100% Whole Wheat Tartine-Style Loaf,
using a long bulk fermentation without folds
Because the last bread I made had yucky flour, I had very little whole grain bread to eat, and had to make some in a hurry. And since I had been told I was not going to be around most of today, I didn't think I'd be able to bake any bread. I decided to not let that stop me: I elected to make a Tartine-style bread, but with some changes.
1) I would make the bread with sourdough starter (discard) rather than leaven. I've done this before, so I knew it would work, and I also knew that I wouldn't mind the extra sour taste that the bread has if you do this. It might not be as good as making it from younger fresher leaven, but it would work. And since I'd be the one eating it, I wouldn't worry too much about what others thought.
2) I would make it with 100% ww starter, and 100% whole wheat: I've done this before too, a couple of times, already.
3) I wouldn't be around to do the many folds on the bulk fermenting dough. This made me curious: how important are those folds, anyway?
But the most important reason I was going to make a Tartine-style bread and not a yeasted bread was, I was going to try and remember to do the bench rest, a stage in the Tartine Bread process that for some reason I kept forgetting.
So just before leaving for the day, I refreshed the sourdough and mixed up the Tartine-style 100% whole wheat dough. I would let it sit out on the counter, without folding, for about 7 hours before I could get back to it.
At that point, I divided it, bench rested it, formed it, and let it sit another 3 hours before baking.
The bread rose dutifully. The first loaf looks better, the second loaf deflated a bit from falling too hard into the hot casserole dish. The oven spring was such that it very nearly came up to the original height.
Because I didn't do the folds, and the dough was a bit overproofed, it felt a bit slimier, slightly less resilient. The gluten was starting to break down, it wasn't as stretchy as it usually is.
But the bread counts as a success because I now have bread to eat again, and I remembered to do the bench rest. I'll certainly need a bit more practice to feel comfortable with the gentle push-pull of pre-shaping, though.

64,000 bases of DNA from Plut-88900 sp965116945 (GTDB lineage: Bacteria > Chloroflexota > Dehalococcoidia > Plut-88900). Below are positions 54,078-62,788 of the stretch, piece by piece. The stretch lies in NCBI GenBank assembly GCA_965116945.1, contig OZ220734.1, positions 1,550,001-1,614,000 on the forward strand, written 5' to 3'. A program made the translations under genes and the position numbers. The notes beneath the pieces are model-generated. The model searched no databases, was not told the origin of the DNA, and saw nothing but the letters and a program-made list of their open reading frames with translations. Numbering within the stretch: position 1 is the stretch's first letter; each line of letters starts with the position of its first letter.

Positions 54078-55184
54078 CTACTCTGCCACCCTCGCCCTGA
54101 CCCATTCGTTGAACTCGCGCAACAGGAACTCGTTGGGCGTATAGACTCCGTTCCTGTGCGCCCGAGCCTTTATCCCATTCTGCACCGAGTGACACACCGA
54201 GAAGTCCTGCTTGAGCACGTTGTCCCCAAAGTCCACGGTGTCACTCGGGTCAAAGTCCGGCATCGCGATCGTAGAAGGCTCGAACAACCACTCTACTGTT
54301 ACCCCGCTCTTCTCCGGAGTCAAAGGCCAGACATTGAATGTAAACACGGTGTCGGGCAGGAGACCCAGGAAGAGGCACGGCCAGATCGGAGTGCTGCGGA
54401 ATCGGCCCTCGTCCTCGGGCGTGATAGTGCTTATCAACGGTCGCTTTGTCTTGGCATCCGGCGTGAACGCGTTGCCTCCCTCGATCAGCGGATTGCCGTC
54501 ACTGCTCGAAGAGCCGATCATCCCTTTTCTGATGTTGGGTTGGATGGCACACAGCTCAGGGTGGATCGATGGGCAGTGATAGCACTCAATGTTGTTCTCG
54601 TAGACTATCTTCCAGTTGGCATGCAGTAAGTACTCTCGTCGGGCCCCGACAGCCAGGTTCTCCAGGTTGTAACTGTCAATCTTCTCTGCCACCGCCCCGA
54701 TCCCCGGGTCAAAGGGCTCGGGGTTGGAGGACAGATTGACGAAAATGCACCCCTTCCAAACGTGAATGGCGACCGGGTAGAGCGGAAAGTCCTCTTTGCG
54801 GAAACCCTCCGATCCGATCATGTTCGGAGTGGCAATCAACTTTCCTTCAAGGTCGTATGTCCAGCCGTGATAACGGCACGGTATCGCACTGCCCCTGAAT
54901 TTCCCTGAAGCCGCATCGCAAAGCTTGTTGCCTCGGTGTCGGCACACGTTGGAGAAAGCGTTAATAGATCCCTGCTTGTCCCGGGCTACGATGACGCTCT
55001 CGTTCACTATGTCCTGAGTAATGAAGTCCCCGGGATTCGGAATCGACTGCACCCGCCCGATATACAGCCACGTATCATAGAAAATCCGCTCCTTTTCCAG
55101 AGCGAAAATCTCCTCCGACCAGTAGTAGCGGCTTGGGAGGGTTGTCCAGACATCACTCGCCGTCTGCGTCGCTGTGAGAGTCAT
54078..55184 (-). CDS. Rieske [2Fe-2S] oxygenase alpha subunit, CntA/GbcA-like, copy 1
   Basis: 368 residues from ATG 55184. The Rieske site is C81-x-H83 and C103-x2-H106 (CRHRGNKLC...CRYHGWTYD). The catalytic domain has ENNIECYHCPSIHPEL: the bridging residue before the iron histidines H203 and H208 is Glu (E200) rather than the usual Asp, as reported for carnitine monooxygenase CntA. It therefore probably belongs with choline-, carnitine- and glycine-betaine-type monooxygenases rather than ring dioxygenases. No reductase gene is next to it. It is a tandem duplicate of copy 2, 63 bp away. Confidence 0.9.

I cracked into one of these loaves while it was still warm, and was pleased to find that the crumb was almost as nice as the other 100% whole wheat Tartine-style breads I've made when I've been home to fold the dough every 30 minutes. Furthermore, the taste of the bread is not too sour. This could be because, instead of using 200g of leaven, I only used 195g of starter; or it could be because the starter was fairly new (I'm still refreshing it daily, and trying to use it up by making muffins or english muffins, or pizza, or anything else that comes to mind), or because it was more than 100% hydrated (I don't measure the hydration of the starter accurately; following the Tartine method, you don't really have to, you just have to aim for a batter consistency).
The second loaf was still fresh a couple of days later when I sliced into it for some bread to take with me to work:
Notes to Myself
- In a pinch, you can make a 100% whole wheat Tartine style loaf in a single day. You can even make it without the many folds that the original recipe calls for, during the bulk fermentation. In this case, the bulk fermentation takes twice as long, though. And the dough will not feel as nice, and possibly you might have more difficulty forming it, but an acceptable bread can still be made in this way. If you do it this way, though, expect a more sour taste.
- While folding the dough, it occurred to me that these envelope-style folds that are so nicely described in pictures in the Tartine Bread book might be able to incorporate something in the middle of the dough, wrapped up. I got this idea from looking at an avocado sitting on my counter: what about a guacamole bread? But anything could be wrapped this way in the middle of the dough: for example, goat cheese. Or dried fruit. Or why not vegetables, like slices of fresh red pepper? The possibilities may not be endless, some ideas may not even be good, but it might be fun to try different things with this.